International pressure had been building on Iran to take responsibility. American and allied officials had said that all intelligence assessments indicated that surface-to-air missiles fired by Iranian military forces had shot down Ukraine International Airlines Flight 752.

Hours after the crash, Ukraine International Airlines officials had consistently ruled out pilot error or mechanical problems as the cause of the crash. They had said the Boeing 737-800, which was less than four years old, was helmed by some of the airline’s most experienced crew.

“We never thought for a second that our crew and our plane could have been the reason for this terrible, horrific aviation catastrophe,” the airline’s president, Yevhenii Dykhne, said in a Facebook post on Saturday after Iran’s admission. “These were our best young men and women. The best.”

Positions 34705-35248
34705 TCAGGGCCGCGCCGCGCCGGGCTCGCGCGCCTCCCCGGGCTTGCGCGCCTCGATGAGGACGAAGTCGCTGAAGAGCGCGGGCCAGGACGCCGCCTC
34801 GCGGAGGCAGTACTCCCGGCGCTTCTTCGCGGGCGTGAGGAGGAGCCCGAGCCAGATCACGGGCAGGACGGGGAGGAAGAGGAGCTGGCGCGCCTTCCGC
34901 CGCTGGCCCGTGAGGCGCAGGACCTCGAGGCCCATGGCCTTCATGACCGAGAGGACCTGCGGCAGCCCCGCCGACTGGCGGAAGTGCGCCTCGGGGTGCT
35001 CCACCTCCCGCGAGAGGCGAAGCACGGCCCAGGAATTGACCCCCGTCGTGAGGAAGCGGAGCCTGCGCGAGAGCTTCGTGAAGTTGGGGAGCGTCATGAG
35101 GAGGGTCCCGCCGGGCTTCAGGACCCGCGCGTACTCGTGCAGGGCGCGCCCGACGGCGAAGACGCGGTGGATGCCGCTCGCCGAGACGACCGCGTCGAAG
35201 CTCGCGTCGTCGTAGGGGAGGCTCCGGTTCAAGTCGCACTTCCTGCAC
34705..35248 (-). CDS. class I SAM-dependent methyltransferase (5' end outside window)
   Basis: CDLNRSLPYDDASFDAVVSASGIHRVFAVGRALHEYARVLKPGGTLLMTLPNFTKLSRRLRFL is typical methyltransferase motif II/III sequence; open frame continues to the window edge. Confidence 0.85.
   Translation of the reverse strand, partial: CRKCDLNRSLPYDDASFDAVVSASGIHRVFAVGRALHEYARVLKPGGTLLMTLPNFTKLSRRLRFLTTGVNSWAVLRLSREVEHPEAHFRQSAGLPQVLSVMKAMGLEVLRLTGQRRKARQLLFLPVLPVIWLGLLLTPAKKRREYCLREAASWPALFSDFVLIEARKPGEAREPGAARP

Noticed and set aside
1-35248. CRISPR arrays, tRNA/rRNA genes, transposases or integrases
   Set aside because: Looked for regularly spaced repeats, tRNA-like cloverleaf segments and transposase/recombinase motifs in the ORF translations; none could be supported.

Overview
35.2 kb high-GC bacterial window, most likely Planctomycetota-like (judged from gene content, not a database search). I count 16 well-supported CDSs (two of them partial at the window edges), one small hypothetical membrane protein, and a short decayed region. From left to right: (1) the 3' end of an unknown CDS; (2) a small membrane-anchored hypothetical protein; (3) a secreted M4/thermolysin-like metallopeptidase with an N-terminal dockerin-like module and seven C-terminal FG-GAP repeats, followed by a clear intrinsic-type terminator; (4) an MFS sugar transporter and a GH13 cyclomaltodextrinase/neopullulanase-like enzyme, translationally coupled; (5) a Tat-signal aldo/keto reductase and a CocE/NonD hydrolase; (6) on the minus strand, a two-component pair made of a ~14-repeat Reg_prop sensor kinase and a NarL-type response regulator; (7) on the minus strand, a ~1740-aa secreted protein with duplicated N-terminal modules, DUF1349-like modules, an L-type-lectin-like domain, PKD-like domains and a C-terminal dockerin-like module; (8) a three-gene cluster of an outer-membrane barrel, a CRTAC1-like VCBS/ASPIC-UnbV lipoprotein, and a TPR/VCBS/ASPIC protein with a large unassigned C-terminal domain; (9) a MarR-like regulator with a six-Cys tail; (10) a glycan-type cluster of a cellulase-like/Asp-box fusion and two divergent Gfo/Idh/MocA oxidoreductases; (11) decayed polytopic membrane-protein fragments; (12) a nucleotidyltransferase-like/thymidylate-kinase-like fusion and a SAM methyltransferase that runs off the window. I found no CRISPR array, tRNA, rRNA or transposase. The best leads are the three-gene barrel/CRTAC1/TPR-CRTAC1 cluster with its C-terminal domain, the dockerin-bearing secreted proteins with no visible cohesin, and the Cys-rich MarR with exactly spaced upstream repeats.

Iran’s admission stood in sharp contrast to the aftermath of the shooting down of Malaysia Airlines Flight 17 by Russian-backed separatists using a Russian-made missile in the east of Ukraine in 2014.

There was no immediate reaction from the United States to Iran’s admission, but Secretary of State Mike Pompeo had been the first American official to publicly confirm the intelligence assessments.

“We do believe that it’s likely that the plane was shot down by an Iranian missile,” Mr. Pompeo said at a briefing at the White House announcing new sanctions against Iran on Friday.

President Justin Trudeau of Canada, who has said his country expects to play a big role in Iran’s investigation of the airliner crash that killed 63 Canadians even though the two nations do not have diplomatic ties, said on Saturday that “closure, accountability” were needed after Iran’s admission, according to a statement from his office.

“Our focus remains closure, accountability, transparency and justice for the families and loved ones of the victims,” the statement said. “This is a national tragedy, and all Canadians are mourning together.